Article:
In two recent court decisions, in the Supreme Court of Appeals and the High Court, Western Cape respectively, important aspects regarding marriages out of community of property to which the accrual system applies, are considered.

In the matter between ST v CT, the Supreme Court of Appeal confirms the distinction between the stipulated initial value of the respective parties’ estates when the marriage commences and the list of assets excluded in the calculation of the accrual when the marriage is dissolved.

It is clear that the pension interest of a spouse for the purpose of calculating the income is taken into account. The issue before the Court was whether a spouse’s living annuity could be considered as an asset to calculate the accrual. The Court makes a clear distinction between a spouse who is a member of a pension fund and a spouse who has taken a living annuity from an insurance company. In Section 37A – 37D of the Pension Funds Act and Section 7 (7) – 7 (8) of the Divorce Act, the claim of a spouse against the pension interest of the other spouse is recognized.

The Court points out that in the case of a living annuity, the capital vests in the insurance company and the right to claim for payment from the insurance company by the spouse who is the owner, is dependent thereon that he should have been alive when the annuity became due and if he was no longer alive, payment of the capital is dependent on whether he has nominated a beneficiary or not. If the spouse passes away before the payment could be made, the benefit in terms of the living annuity will be paid to his nominee (if nominated) and if there is no nominee, the benefit is paid to his deceased estate. The Court orders that a living annuity not be taken into account when calculating the accrual where the marriage is dissolved by divorce. The writer hereof is of the opinion that the capital value of a living annuity may be taken into account when calculating the accrual upon dissolution of the marriage as a result of the death of a spouse.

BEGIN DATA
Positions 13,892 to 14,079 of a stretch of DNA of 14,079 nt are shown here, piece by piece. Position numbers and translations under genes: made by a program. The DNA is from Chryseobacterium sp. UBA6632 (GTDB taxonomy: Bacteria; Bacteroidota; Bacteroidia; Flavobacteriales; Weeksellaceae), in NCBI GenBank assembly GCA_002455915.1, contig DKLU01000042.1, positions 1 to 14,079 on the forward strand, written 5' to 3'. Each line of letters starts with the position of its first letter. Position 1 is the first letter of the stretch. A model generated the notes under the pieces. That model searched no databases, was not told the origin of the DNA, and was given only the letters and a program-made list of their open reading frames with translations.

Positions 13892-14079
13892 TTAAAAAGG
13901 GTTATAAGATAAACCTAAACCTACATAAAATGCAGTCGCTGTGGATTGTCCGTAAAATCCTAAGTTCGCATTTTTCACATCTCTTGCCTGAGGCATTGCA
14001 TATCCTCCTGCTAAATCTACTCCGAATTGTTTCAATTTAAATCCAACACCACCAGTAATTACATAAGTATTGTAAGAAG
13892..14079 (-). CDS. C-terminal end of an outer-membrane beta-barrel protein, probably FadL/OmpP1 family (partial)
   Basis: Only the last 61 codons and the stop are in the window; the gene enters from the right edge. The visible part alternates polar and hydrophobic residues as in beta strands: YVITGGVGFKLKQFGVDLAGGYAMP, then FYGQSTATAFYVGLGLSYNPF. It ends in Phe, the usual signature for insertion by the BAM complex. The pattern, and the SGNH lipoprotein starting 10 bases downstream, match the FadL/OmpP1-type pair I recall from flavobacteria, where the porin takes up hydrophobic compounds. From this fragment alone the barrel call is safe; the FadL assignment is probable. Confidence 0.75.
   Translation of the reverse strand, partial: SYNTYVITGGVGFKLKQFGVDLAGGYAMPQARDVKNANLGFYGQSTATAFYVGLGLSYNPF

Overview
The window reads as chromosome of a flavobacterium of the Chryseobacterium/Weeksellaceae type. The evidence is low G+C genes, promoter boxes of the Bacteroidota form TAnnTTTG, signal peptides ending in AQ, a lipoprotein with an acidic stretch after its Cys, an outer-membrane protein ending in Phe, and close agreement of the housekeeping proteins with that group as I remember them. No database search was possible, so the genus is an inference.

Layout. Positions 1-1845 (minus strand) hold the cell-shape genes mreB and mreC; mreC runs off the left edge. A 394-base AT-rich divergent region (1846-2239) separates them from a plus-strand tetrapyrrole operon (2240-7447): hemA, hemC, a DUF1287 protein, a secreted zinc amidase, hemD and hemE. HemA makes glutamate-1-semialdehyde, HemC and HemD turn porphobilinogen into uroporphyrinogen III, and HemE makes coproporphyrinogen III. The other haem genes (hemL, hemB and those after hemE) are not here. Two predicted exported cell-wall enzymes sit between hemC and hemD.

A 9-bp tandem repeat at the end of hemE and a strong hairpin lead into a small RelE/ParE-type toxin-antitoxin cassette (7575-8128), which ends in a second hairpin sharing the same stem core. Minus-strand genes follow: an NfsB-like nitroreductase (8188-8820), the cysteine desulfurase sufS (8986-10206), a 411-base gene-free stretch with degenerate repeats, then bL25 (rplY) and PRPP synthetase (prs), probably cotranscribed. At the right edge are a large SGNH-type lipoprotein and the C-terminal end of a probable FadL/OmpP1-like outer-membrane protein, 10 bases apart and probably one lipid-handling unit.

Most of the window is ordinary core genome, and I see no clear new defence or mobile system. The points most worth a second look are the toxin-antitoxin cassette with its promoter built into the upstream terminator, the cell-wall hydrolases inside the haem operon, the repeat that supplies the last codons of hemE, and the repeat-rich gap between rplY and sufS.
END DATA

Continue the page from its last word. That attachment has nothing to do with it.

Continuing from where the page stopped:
In TN v NN, the Western Cape High Court considered various conflicting decisions in other courts in respect of the provisions of Section 6(3) of the Marriage Goods Act 88 of 1984. The Court finds that the initial value(s) of spouses’ estates as set out in an antenuptial contract contract and / or certificate are only prima facie proof of those values. Spouses, as well as third parties who have an interest in determining the values, can offer evidence to indicate the correct values.

Article by Barend Kruger.

For further comment or information kindly contact Barend Kruger, Van Niekerk Steyn or Pieter van der Merwe of Rauch Gertenbach Attorneys at 044 601 9900 or office@rgprok.co.za


Related Posts


One of the consequences of the lockdown that companies and close corporations (“companies”) will face, is the negative impact on their cashflow and the threat to the business’ survival. Adding…
Read more

What is the difference…

What is the difference between a Power of Attorney and the appointment of an Administrator and/or Curator?   Life is about making decisions. From the moment you get up in…
Read more


DEED OF SALES: Vis Major and COVID-19   The far-reaching consequences of the COVID-19 epidemic will no doubt affect the rights and obligations of parties to existing and new deeds…
Read more